We’ve been here before (or a moment like it) and survived. We always survive, so I know we’ll be okay. The difficult part is that I didn’t expect to be here again. This was supposed to be our direct path out and up, but I am finding it to be less straight and narrow than I had anticipated. I am still standing heels dug in the ground pushing pushing pushing this big ass boulder up that damned proverbial hill wondering why I ever told myself it was going to get easier.
I am here with no money, no car and a meticulously constructed support system now 3,000 miles away. I am no longer able to say definitively when it will get better, only knowing that it must and so it will because I will do whatever it takes to make sure my son is safe and nourished. I want a life in which he thrives, not just survives, and I believe in our ability to thrive. I believe it is every child’s fundamental right to thrive.
I value planning. I am -as my good friend says- a plannity planner, but I have learned over and over that even my best plans are often derailed, so I have learned how to weather the storm, to survive, to keep pushing forward. And this is how I found myself trembling and terrified in yet another situation for which I was unprepared and inexperienced. But I believe in the power of perseverance, and so literally sitting in the driver’s seat of my future with my past packed in a storage pod being towed behind me, frustrated and flustered that this was not the plan, I took a deep breath and let out an exasperated sigh at the reality of my situation. My son, sitting patiently beside me, asked: “What? What happened, mamá?” since he is now as accustomed as I am to there always being something.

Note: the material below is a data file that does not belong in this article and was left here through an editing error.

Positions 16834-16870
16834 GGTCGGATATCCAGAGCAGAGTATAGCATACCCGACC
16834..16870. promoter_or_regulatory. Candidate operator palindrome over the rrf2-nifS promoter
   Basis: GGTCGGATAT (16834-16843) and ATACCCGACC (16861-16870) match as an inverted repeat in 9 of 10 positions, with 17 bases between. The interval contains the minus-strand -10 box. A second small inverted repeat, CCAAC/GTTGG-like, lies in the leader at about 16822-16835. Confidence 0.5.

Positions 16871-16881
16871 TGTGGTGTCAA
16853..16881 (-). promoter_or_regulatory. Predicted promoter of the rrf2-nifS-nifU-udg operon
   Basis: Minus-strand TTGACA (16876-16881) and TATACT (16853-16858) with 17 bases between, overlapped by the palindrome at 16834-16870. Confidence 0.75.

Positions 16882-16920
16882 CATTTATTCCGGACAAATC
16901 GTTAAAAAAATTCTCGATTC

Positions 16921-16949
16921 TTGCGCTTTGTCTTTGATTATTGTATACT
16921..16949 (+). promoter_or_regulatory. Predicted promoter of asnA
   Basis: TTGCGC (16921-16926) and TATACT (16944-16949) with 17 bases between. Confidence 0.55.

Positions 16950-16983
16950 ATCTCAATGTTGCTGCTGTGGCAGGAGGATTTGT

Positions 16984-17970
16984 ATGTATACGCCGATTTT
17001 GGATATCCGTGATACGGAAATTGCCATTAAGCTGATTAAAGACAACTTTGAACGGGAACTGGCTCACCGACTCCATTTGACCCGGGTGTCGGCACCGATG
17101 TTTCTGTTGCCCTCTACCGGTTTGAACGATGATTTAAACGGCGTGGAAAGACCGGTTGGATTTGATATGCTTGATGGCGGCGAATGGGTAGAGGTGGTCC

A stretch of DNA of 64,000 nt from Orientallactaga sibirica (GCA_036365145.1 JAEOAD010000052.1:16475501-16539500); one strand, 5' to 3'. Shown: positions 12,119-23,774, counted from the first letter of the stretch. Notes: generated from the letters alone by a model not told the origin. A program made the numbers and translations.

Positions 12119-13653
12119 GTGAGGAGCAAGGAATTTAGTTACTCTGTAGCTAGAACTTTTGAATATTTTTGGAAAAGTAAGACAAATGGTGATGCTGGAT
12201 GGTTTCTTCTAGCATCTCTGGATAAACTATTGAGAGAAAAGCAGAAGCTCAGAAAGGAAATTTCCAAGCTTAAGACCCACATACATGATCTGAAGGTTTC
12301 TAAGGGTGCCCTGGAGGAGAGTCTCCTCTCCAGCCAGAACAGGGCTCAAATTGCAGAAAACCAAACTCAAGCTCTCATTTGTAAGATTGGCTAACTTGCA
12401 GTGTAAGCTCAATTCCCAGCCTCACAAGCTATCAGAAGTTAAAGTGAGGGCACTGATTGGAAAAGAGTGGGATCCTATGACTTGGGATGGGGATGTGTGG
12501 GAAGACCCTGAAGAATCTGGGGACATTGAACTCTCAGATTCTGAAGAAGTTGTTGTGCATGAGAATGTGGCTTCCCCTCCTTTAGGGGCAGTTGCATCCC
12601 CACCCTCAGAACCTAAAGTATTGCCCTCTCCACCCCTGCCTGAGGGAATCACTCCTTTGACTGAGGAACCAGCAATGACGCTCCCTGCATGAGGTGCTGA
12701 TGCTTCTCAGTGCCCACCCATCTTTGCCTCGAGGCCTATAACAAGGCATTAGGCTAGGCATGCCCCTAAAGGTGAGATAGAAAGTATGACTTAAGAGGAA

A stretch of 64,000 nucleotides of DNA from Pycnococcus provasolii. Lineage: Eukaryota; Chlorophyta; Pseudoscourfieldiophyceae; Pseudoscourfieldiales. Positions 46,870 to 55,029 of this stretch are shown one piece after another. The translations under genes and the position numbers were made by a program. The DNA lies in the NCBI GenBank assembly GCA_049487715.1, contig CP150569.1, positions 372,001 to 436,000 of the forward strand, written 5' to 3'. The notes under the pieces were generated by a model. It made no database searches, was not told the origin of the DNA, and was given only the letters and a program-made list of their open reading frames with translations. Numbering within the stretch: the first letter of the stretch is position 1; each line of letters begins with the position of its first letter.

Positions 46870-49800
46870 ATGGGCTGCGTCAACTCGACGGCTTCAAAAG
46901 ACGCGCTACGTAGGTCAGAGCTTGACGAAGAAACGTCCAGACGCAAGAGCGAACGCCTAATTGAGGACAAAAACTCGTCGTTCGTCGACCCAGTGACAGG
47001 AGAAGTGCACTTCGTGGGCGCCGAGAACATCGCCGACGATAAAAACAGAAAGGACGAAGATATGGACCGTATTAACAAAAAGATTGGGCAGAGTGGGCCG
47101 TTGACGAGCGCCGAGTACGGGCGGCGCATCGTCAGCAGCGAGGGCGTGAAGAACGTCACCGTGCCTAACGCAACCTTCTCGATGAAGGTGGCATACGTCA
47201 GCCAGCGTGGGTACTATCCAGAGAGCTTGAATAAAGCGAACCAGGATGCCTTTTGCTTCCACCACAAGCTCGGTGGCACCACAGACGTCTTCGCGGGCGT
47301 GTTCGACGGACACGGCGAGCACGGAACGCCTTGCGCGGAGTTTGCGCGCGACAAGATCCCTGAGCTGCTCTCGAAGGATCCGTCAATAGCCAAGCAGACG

I believe in treating children as the real people that they are, and this includes speaking to them with honesty and humility, so I looked into his sweet 5 yr old face and said: “I’m scared.” He looked alarmed. I paused and took another deep breath. “But you know what?!” I asked. “It’s okay to be scared. Sometimes even when we are scared we have to do things anyway. That’s called being brave, so mommie is going to be brave because-“ I turned and looked into his chocolate brown eyes “-because I know we are going to be okay.” He nodded and sat pensively for a moment as I silently searched for the internal strength to do what I had promised. As I reached to put the keys in the ignition, he said: “Mamá, I’m not scared.” “Oh…?” I said hesitantly, unsure of how to respond. “No” he replied with determination “I’m not scared because I know you can do it.” I looked back at him with teary eyes, and we both smiled.
We haven’t yet arrived at the good life as I had imagined, but maybe arriving isn’t a realistic expectation because we are always in the process of creating it, of molding it, of growing into it. I don’t know, but I do know that whatever happens, wherever we end up, there will always be enough love to get us through, to keep us pushing forward.